BeLikeBueller

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Oct 3, 2013
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You need to read this article before you make your final decision about going to pharmacy school.

http://www.medscape.com/viewarticle/811430

I didn't understand the job market in the pharmacy profession when I entered pharmacy school. If I did, I don't know that I would have made the same decision. Before you make your final decision, you need to read the above article and above all else, talk to several different pharmacists from the major chains.

Now don't misunderstand me. This is not the post of someone who doesn't like the profession of pharmacy. It's a great profession (in my opinion)...but you have to be realistic about job prospects when you graduate. Things are tight right now, so who knows what things will look like in 4-6 years (depending on when you all graduate). Just keep this in mind when you're looking at the loans you're going to have to take out to pay for school.

Best of luck to you all as you all apply and interview!
 

BMBiology

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Don't bother. People on this forum know about the job market but they will still apply. Why? Because what can you really do when you have a bio degree with a 2.6 GPA?

I am predicting by the time they graduate: (1) at least 30% unemployment or underemployment; (2) 200-250 k in student loan debt (if they go to a private school); (3) lack of opportunities in the cities; (4) continue decline in salary and benefits.
 
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Sep 16, 2013
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Things are tight across the board in this country. Pharmacists are a dime a dozen. Go to a good program, get good grades, you will be ahead of the pack. Do things to separate yourself form the rest. Get a good residency, and specialize. Worry about yourselves. Too many people on here trying to save the world.
 
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BeLikeBueller

Doctor of Comic Relief
Oct 3, 2013
303
101
Status
Pharmacist
Go to a good program, get good grades, you will be ahead of the pack. Do things to separate yourself form the rest. Get a good residency, and specialize.
If you're smart enough to do this, then you don't fit into the category of "what can you really do when you have a bio degree with a 2.6 GPA?" I think you may underestimate what it takes to get into a residency and specialize now. Residencies have become much more competitive in the past several years, and they don't even guarantee a clinical position any more. An example that I always give: at a large hospital near my school, one staff pharmacy position opened up (just a regular, old, nothing special pharmacy job), which had over 150 applicants, half of whom were residency trained (AKA overqualified). Hopefully more ambulatory care positions will open up due to healthcare reform, but who knows?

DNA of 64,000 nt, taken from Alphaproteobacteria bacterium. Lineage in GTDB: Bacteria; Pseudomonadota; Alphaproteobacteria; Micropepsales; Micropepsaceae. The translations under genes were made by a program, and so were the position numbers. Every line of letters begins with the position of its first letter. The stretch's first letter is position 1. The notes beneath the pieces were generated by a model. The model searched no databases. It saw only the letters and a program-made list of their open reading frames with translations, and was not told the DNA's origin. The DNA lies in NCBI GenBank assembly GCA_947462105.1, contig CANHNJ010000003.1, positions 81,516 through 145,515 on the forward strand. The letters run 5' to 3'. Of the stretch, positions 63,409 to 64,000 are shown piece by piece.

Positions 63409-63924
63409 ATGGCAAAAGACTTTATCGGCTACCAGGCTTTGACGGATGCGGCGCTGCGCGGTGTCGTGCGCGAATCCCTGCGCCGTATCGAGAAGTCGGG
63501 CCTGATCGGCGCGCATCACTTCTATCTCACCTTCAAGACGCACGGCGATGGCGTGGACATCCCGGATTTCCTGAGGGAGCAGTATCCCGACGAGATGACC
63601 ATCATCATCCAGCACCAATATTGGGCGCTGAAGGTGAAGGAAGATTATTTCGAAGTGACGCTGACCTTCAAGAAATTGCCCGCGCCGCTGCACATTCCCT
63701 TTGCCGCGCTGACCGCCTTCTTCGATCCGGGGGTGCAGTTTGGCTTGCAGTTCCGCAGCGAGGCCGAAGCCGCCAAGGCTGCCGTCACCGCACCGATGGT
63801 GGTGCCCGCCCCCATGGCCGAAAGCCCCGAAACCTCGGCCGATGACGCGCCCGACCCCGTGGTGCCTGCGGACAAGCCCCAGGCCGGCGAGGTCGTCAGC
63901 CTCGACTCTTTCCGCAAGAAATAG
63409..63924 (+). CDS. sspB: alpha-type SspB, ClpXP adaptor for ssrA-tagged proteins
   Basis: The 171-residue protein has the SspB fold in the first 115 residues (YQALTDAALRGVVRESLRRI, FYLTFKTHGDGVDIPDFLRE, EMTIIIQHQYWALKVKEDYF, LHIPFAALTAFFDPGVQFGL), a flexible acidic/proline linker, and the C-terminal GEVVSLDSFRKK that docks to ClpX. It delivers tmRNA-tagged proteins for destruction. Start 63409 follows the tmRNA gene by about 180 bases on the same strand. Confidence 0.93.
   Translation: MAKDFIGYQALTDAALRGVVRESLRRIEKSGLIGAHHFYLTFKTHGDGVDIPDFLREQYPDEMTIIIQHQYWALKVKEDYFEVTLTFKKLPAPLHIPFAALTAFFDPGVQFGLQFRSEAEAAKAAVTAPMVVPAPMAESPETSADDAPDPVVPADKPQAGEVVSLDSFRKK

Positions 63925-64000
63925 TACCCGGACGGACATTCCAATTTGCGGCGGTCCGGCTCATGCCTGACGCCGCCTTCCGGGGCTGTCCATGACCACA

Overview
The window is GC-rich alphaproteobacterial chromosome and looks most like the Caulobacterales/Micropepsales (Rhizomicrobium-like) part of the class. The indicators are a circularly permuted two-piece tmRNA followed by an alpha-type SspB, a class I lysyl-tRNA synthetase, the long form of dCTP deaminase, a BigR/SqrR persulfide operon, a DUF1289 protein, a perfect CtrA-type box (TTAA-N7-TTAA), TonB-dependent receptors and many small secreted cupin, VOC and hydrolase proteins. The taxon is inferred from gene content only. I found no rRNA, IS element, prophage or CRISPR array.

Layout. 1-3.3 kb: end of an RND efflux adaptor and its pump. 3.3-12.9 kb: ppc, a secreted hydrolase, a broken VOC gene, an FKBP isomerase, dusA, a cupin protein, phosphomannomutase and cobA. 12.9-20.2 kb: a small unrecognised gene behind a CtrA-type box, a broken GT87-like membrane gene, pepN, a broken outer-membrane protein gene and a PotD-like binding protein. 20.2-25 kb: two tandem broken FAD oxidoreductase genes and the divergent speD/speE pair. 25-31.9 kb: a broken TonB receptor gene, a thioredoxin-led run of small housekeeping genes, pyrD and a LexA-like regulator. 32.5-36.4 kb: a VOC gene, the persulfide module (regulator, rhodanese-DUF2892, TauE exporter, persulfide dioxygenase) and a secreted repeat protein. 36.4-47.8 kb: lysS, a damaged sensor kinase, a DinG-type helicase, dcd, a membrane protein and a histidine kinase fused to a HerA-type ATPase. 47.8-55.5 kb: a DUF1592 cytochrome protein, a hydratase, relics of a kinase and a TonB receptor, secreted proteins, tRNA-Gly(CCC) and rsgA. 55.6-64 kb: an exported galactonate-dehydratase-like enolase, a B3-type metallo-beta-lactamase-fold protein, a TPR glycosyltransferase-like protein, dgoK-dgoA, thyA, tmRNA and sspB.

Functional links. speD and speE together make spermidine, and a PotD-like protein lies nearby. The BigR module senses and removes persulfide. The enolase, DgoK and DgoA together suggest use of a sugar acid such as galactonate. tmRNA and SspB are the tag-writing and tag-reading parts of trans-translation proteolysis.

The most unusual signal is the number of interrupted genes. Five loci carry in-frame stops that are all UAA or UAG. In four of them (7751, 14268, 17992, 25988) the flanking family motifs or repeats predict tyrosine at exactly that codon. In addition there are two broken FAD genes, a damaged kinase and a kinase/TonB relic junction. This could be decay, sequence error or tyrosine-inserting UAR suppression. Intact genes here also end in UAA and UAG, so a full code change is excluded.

I'm not trying to tell anyone not to go to pharmacy school, I'm just passing along the advice that I wish someone had given to me several years back. Each and every pre-pharm should make an informed decision for themselves. I made my decision, but I will readily admit that it was not an informed decision. I want to pass along this information so that students who are applying or even thinking about going down this path can weigh the pros and the cons for themselves before taking on substantial student loan debt.
 
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If you're smart enough to do this, then you don't fit into the category of "what can you really do when you have a bio degree with a 2.6 GPA?" I think you may underestimate what it takes to get into a residency and specialize now. Residencies have become much more competitive in the past several years, and they don't even guarantee a clinical position any more. An example that I always give: at a large hospital near my school, one staff pharmacy position opened up (just a regular, old, nothing special pharmacy job), which had over 150 applicants, half of whom were residency trained (AKA overqualified). Hopefully more ambulatory care positions will open up due to healthcare reform, but who knows?